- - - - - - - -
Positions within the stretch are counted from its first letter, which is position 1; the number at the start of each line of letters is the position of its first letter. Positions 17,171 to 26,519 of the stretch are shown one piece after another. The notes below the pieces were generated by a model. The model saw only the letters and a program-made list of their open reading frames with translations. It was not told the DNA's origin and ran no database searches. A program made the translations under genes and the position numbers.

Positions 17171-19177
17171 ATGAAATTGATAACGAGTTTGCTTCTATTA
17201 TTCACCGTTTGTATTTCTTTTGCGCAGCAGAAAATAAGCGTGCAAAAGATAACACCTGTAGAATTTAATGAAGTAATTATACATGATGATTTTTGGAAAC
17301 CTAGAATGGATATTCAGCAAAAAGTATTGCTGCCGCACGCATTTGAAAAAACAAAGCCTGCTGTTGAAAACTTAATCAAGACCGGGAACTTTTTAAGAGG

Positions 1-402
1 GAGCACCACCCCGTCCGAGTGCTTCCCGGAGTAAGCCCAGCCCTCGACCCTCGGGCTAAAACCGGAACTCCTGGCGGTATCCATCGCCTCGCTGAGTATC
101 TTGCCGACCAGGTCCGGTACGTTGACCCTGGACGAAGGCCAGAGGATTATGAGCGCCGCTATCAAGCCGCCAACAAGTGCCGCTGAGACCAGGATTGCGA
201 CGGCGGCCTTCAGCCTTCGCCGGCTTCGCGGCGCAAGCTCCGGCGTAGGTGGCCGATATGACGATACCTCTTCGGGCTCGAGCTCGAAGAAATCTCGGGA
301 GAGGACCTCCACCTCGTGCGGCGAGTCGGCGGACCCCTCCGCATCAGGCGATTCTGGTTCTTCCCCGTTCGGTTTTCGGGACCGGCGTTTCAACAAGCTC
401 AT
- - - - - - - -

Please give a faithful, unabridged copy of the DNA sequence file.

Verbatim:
Positions within the stretch are counted from its first letter, which is position 1; the number at the start of each line of letters is the position of its first letter. Positions 17,171 to 26,519 of the stretch are shown one piece after another. The notes below the pieces were generated by a model. The model saw only the letters and a program-made list of their open reading frames with translations. It was not told the DNA's origin and ran no database searches. A program made the translations under genes and the position numbers.

Positions 17171-19177
17171 ATGAAATTGATAACGAGTTTGCTTCTATTA
17201 TTCACCGTTTGTATTTCTTTTGCGCAGCAGAAAATAAGCGTGCAAAAGATAACACCTGTAGAATTTAATGAAGTAATTATACATGATGATTTTTGGAAAC
17301 CTAGAATGGATATTCAGCAAAAAGTATTGCTGCCGCACGCATTTGAAAAAACAAAGCCTGCTGTTGAAAACTTAATCAAGACCGGGAACTTTTTAAGAGG

Positions 1-402
1 GAGCACCACCCCGTCCGAGTGCTTCCCGGAGTAAGCCCAGCCCTCGACCCTCGGGCTAAAACCGGAACTCCTGGCGGTATCCATCGCCTCGCTGAGTATC
101 TTGCCGACCAGGTCCGGTACGTTGACCCTGGACGAAGGCCAGAGGATTATGAGCGCCGCTATCAAGCCGCCAACAAGTGCCGCTGAGACCAGGATTGCGA
201 CGGCGGCCTTCAGCCTTCGCCGGCTTCGCGGCGCAAGCTCCGGCGTAGGTGGCCGATATGACGATACCTCTTCGGGCTCGAGCTCGAAGAAATCTCGGGA
301 GAGGACCTCCACCTCGTGCGGCGAGTCGGCGGACCCCTCCGCATCAGGCGATTCTGGTTCTTCCCCGTTCGGTTTTCGGGACCGGCGTTTCAACAAGCTC
401 AT